Scott, I've got Walthers HO code 83 turnouts and flex track. I also have Peco On30 turnouts and track. I bought the Walthers track because Peco did not make North American style turnouts at the time. Otherwise I'd have gone with Peco as they produce the best working commercial turnouts made by anyone anywhere. Peco also has switch machines with mounts for under the track that work great and are inexpensive. Pecos are the only turnouts I've ever had that have operated without fail year after year with out any modifications. The ME track looks the best by far. I had one ME turnout. It kind of fell apart but worked ok once it was fixed. It was eventually ripped up and replaced with a Walthers. Lots of people like Atlas. My steam locomotives hated Atlas turnouts 40 years ago and still do today. I have Atlas turnouts on my Timesaver layout. My SW8 and GP30's don't mind them much and clunk right through and rolling stock mostly deals with them too.
Railway Engineering is a company that make various turnouts with some options
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understand that these are outstanding turnouts. They look very nice.
Bruce
Reply to
Bruce Favinger
"> I've got Walthers HO code 83 turnouts and flex track. I also have Peco On30
I hand lay all my own trackage because who can afford Can$27 to $30 per switch? Not me. I noticed that Peco's double slip retails here for a dollars short of Can$100. Way out of my budget.
-- Cheers Roger T.
Home of the Great Eastern Railway (Site now back up and working)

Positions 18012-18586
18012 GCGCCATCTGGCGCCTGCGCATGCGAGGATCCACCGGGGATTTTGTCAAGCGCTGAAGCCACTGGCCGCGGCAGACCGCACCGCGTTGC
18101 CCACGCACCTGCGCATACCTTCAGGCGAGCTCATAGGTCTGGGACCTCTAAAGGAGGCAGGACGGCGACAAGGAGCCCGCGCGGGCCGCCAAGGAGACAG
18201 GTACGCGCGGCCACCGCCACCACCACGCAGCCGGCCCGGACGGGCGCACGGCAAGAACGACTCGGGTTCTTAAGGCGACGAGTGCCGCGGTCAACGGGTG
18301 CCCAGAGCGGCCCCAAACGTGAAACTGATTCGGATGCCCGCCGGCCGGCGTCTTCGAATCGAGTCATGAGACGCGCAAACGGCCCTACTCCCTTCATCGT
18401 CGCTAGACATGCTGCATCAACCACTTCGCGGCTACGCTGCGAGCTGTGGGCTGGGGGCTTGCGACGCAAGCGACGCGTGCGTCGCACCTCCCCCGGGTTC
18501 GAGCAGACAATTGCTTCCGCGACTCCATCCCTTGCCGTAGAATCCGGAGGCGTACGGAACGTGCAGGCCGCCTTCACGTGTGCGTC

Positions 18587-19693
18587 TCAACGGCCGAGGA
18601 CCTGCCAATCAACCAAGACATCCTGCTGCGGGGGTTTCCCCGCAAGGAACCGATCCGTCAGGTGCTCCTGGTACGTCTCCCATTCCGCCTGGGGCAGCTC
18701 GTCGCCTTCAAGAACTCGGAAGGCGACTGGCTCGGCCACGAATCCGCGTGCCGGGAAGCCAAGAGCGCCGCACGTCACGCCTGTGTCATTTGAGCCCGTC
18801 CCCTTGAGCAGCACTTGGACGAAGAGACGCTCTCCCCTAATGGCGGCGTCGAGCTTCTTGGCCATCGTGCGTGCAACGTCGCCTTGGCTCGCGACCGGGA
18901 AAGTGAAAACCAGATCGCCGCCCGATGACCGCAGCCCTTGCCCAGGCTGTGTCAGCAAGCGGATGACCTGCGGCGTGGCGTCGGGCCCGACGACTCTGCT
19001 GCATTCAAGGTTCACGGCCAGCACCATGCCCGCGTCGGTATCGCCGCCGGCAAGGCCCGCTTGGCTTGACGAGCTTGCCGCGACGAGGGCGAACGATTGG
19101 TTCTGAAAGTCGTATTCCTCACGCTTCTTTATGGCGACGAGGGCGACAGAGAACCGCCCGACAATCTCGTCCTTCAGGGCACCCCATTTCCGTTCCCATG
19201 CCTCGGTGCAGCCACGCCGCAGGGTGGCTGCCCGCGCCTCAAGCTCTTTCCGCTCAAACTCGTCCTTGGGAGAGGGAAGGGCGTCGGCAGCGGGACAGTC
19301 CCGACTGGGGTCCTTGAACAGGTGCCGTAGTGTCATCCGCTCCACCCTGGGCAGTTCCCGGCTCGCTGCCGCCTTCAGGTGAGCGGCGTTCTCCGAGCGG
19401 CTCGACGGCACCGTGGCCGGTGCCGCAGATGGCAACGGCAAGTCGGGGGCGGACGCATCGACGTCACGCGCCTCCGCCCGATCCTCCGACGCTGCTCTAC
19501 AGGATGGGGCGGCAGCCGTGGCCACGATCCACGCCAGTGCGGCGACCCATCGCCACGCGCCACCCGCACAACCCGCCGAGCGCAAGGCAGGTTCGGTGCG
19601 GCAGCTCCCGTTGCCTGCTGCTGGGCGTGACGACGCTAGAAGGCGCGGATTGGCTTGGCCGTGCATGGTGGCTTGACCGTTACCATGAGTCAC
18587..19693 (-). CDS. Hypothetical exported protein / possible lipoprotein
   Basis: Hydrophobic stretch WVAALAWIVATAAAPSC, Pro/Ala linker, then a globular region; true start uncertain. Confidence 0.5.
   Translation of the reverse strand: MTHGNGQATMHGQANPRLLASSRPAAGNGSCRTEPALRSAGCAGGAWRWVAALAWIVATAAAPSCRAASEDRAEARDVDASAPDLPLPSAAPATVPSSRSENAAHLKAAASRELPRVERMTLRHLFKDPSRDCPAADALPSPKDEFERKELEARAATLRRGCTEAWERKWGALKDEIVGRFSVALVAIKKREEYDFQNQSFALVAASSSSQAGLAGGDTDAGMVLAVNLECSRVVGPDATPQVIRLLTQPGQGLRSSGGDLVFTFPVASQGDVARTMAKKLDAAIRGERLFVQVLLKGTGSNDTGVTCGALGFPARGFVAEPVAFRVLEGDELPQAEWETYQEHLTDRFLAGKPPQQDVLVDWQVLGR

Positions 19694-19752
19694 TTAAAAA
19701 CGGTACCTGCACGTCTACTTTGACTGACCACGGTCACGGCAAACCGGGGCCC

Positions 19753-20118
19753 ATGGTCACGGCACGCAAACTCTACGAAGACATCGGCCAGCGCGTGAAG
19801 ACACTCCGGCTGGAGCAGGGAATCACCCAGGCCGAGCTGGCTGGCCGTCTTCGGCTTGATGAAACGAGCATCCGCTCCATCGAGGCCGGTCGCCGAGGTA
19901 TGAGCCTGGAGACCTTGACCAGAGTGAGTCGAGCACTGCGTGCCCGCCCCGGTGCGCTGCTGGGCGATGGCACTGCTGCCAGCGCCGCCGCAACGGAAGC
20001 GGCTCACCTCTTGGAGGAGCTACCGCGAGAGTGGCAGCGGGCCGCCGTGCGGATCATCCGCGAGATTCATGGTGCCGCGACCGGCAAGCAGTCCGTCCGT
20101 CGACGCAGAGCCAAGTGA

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Reply to
Roger T.
I echo Bob's comments. I used code 83 on my mainline and code 70 on the siding. I like ME because it is harder to bend and make a curve. Once you get the shape you want, it stays that way, period. Atlas is too 'flexible'.
Reply to
Jeff Hensley
Roger, Thats a hefty chunk of cash even in US dollars. After I finalized on an HO track plan I ended up with 23 turnouts total. I just bought them all at one time along with flex track and slow motion switch machines and got the pain over with in one shot. I hand laid my Sn3 track on the previous layout. I don't know if it saved money or not because I just wanted to do it. This time I don't. I also wanted slow motion switch mahines to replace the old units many that were my dads and are a good bit older than I am. Bruce
Reply to
Bruce Favinger
Another question. How do you bridge from code 83 to code 70? Special rail joiners?
Scott
Reply to
Scott
I have no quarrel with ME's flex track - I have some (code 70). It was just the "giant economy size for very little more per ounce" pricing I was needling at.
Reply to
Steve Caple
There are pieces of track that are available in dual gauges--it goes from code 83 to code 70, or whichever you need.
I used the Walther's/Shinohara code 83. hated the curve making, so I bought atlas code 83 curved pieces. jai
Reply to
JaiJEF
joiners?< ME has plastic (insulating) jointers that will go from 83 to 70, 83 to 55, and 70 to 55. ME makes a code 55 flex in case you need that size.
Reply to
Jon Miller
My trick when using rail joiners (generally don't use them as I handlay all of my track - ever see a turnout that doesn't have the cutout on the stock rail for the points?) is to flatten the one side that goes to the code 70 and solder that to the code 70 rail end. The difference in height is about the right amount necessary for the difference. I make sure that the joint height is right by bending the railjoiner before installing the mess onto the layout. Today, I just make sure that the two railheads are the same height and that the inside corner of the top of the rail is matching between the two rails. Once you have spiked them in place, the rails don't move.
-- Why isn't there an Ozone Hole at the NORTH Pole?
Reply to
Bob May
Does M.E. code 83 flextrack mate with Peco code 83 turnouts without problems?
Ron
Reply to
Gallillee
You may have to fuss with the railjoiners and/or underlays under the ties so that the top and inside edges of the rail line up. That's all that matters.
I've found that such adjustments are usually needed when mating any two brands of track, since the rail profiles and tie thicknesses vary a bit.
HTH&GL
Reply to
Wolf Kirchmeir